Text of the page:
A hacking day of Mathematics for Data Science at the Department of Mathematics
BioProfessor Ernst C. Wit is Professor of Statistics and Data Science at the Università della Svizzera italiana in Lugano, Switzerland. He obtained PhDs in Philosophy (1997, Penn State) and Statistics (2000, University of Chicago) in the US. From 2000 until 2005 he was in the Statistics Department at the University of Glasgow, where he became a Reader. In 2005 he became head of the Medical Statistics Unit (12 FTE) at the University of Lancaster as full professor. As Director he implemented a thriving Master in Statistics programme. From 2008 until 2018 Wit was at the University of Groningen, for the last 4 years as head of the Mathematics Department. Since 2018 he is in Switzerland, where he has continued to work on methodological development in high-dimensional inference with a specific focus on network modelling. He is the author of 120 peer-reviewed publications. He has served as the President of the European Bernoulli Society and as member of the Board of Directors of the International Biometrics Society. He was president of the Dutch Biostatistics Society. From 2016 until 2020 he presided over a European COST Action, entitled COSTNET (CA15109), that dealt with novel methods for statistical network science and that brought together 34 countries and some 500 researchers throughout Europe. He is a founding member of the Data Science and Systems Complexity Center (DSSC), which also established a Data Science Master and a Statistics and Big Data Master, at the University of Groningen. Wit advises the Ministry of Internal Affairs in the Netherlands on statistical matters relating to elections and referendums since 2014. Wit is currently the Director of the Institute of Computing at USI and the director of the Master in Computational Science.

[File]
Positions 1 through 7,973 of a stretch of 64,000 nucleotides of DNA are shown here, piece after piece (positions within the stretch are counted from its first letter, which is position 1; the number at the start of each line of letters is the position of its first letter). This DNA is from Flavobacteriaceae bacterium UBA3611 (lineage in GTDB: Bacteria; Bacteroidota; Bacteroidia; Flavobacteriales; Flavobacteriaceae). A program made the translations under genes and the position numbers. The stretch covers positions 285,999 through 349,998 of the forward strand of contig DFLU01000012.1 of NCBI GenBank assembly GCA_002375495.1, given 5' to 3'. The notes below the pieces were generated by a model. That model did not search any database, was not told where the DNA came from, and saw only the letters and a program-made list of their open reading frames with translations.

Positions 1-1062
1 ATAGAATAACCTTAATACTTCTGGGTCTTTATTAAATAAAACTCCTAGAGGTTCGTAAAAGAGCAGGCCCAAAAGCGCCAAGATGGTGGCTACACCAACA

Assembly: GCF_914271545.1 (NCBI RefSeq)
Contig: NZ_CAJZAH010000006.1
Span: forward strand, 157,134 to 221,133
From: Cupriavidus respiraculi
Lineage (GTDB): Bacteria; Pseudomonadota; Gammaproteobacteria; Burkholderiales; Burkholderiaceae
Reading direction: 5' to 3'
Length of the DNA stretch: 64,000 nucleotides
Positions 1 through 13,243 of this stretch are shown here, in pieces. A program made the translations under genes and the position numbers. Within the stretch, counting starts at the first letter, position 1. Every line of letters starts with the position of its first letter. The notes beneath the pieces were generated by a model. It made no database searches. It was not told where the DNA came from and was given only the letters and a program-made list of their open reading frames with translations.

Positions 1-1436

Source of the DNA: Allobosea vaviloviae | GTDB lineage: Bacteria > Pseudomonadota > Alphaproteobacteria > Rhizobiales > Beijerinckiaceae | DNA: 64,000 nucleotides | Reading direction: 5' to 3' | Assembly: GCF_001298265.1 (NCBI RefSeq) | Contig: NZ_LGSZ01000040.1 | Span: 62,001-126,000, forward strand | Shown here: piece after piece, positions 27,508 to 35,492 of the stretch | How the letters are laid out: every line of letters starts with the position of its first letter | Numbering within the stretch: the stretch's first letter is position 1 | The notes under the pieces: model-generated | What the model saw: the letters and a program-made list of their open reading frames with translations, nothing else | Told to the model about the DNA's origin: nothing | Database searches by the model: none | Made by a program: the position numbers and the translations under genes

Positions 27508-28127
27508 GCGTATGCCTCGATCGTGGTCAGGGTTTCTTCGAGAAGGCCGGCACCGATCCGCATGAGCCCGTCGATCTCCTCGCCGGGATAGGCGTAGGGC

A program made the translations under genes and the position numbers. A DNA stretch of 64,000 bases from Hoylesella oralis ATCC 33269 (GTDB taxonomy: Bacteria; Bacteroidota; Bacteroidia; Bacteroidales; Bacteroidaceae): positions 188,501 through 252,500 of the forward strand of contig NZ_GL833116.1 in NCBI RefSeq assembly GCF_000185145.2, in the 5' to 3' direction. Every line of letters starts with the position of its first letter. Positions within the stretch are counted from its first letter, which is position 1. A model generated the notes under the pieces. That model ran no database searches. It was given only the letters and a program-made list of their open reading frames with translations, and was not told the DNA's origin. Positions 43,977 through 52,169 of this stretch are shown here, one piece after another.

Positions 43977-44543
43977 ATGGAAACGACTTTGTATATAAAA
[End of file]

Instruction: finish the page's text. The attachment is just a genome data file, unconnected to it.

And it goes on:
This course is an introduction to causal inference and is embedded within the teaching of the course “Graphical models and network science” of the LM in Mathematics. Our point of departure are causal graphical models, where causality is interpreted in terms of the effect of an intervention. The main question will be whether and how counterfactual information can be inferred from factual observed data. The course will explore both traditional methods for causal discovery, most notably the PC algorithm, and modern approaches for large systems based on regularized inference.
No prior experience with causality is expected, but familiarity with statistical modeling, and in particular graphical modelling, is essential.
By the end of the course, the students will be able to:
- Understand causality in the context of graphical models
- Use traditional and modern approaches for causal discovery
- The course will mainly use the notes written by the instructor.
- Useful text on the side: S. Lauritzen (1996) Graphical models.
For the practical part of the course, we will use R. R can be downloaded for free from cran.r-project.org. Furthermore, a lot of students find it handy to interface R with R-studio, which again can be downloaded for free from: www.rstudio.com.
- Thursday 11 November 2021 @ 09.30-11.30 Causal graphical models (via Zoom)
- Tuesday 16 November 2021 @ 11.30-12.30 Causal graphical models in R (via Zoom)
- Thursday 18 November 2021 @ 09.30-11.30 Causal discovery (via Zoom)
- Friday 19 November 2021 @ 14.30-15.30 Causal discovery in R (via Zoom)
- Thursday 25 November 2021 @ 09.30-11.30 Causal regularization (Aula A219, Povo 1)
- Friday 26 November 2021 @ 13.30-14.30 Causal regularization in R (Aula A209, Povo 1)
- Participation is free, however a notification by email to Prof. Veronica Vinciotti is mandatory
- For further information, please contact Prof. Veronica Vinciotti
- Venue: Zoom credentials for the first two weeks: https://unitn.zoom.us/j/81463989506 (Passcode: GMNS2022)
- Language: English